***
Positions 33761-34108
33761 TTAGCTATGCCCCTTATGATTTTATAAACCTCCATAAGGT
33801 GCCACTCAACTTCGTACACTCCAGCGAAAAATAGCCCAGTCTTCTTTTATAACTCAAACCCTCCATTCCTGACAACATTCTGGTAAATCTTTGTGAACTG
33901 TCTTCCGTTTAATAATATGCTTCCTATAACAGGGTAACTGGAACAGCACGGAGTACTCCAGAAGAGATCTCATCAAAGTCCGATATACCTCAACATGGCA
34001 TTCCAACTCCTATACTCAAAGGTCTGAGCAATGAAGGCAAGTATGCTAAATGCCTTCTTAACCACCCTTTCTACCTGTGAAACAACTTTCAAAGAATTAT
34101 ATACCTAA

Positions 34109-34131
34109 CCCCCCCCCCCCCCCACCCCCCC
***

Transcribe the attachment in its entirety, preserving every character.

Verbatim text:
Positions 33761-34108
33761 TTAGCTATGCCCCTTATGATTTTATAAACCTCCATAAGGT
33801 GCCACTCAACTTCGTACACTCCAGCGAAAAATAGCCCAGTCTTCTTTTATAACTCAAACCCTCCATTCCTGACAACATTCTGGTAAATCTTTGTGAACTG
33901 TCTTCCGTTTAATAATATGCTTCCTATAACAGGGTAACTGGAACAGCACGGAGTACTCCAGAAGAGATCTCATCAAAGTCCGATATACCTCAACATGGCA
34001 TTCCAACTCCTATACTCAAAGGTCTGAGCAATGAAGGCAAGTATGCTAAATGCCTTCTTAACCACCCTTTCTACCTGTGAAACAACTTTCAAAGAATTAT
34101 ATACCTAA

Positions 34109-34131
34109 CCCCCCCCCCCCCCCACCCCCCC